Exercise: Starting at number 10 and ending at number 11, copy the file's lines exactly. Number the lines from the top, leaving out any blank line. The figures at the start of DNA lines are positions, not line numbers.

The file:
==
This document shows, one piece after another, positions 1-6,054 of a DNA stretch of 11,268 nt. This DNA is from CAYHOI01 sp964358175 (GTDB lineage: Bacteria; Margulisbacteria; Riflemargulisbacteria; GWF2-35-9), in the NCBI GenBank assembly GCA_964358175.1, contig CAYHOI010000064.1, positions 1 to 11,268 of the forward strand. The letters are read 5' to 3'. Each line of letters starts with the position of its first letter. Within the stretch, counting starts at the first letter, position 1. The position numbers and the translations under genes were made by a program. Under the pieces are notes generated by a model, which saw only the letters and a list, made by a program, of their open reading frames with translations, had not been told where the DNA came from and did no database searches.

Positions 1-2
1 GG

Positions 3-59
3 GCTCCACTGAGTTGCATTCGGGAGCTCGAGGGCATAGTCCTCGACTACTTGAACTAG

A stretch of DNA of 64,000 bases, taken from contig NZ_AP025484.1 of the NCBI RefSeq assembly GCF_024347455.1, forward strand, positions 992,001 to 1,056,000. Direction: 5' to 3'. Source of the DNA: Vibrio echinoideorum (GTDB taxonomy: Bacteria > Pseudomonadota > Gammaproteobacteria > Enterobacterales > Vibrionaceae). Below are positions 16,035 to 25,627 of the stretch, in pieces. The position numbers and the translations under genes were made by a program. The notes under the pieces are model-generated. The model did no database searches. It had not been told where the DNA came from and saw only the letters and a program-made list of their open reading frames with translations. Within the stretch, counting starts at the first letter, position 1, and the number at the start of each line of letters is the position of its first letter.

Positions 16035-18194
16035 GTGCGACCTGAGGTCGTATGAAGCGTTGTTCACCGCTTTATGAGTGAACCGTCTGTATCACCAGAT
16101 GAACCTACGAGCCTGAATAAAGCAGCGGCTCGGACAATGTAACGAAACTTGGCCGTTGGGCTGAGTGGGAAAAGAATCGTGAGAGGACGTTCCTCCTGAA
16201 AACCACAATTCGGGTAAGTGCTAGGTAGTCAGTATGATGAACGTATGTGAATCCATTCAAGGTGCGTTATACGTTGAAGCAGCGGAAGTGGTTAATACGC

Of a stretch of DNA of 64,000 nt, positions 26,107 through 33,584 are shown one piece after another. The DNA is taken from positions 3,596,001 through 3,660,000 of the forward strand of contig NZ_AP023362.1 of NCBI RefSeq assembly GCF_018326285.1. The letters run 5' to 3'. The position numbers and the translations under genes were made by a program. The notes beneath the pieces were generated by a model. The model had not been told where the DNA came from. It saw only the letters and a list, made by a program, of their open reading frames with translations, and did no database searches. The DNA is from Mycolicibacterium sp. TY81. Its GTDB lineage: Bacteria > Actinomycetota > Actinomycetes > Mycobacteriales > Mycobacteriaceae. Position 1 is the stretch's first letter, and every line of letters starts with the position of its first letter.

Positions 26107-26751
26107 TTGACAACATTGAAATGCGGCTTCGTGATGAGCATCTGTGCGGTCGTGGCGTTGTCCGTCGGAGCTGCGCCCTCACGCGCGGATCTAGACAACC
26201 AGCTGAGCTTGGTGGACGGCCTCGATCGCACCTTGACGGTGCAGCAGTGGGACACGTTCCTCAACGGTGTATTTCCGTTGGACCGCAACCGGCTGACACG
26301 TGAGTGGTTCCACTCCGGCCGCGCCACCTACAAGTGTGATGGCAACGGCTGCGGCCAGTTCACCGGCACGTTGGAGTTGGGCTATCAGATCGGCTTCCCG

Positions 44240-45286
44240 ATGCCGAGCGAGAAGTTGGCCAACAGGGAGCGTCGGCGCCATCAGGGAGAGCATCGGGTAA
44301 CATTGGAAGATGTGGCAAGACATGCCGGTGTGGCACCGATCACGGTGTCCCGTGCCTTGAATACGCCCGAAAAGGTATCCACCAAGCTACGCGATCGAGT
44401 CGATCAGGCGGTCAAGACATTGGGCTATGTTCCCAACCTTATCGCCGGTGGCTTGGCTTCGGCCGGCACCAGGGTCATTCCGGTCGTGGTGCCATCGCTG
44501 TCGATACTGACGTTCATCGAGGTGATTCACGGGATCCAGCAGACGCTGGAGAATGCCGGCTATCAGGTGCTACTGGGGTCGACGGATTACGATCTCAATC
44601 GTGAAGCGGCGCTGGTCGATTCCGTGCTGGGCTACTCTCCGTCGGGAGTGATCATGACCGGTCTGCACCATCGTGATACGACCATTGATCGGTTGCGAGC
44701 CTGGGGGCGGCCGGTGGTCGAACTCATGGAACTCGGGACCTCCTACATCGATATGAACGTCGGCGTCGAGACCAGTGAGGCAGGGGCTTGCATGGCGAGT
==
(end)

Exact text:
16201 AACCACAATTCGGGTAAGTGCTAGGTAGTCAGTATGATGAACGTATGTGAATCCATTCAAGGTGCGTTATACGTTGAAGCAGCGGAAGTGGTTAATACGC

Of a stretch of DNA of 64,000 nt, positions 26,107 through 33,584 are shown one piece after another. The DNA is taken from positions 3,596,001 through 3,660,000 of the forward strand of contig NZ_AP023362.1 of NCBI RefSeq assembly GCF_018326285.1. The letters run 5' to 3'. The position numbers and the translations under genes were made by a program. The notes beneath the pieces were generated by a model. The model had not been told where the DNA came from. It saw only the letters and a list, made by a program, of their open reading frames with translations, and did no database searches. The DNA is from Mycolicibacterium sp. TY81. Its GTDB lineage: Bacteria > Actinomycetota > Actinomycetes > Mycobacteriales > Mycobacteriaceae. Position 1 is the stretch's first letter, and every line of letters starts with the position of its first letter.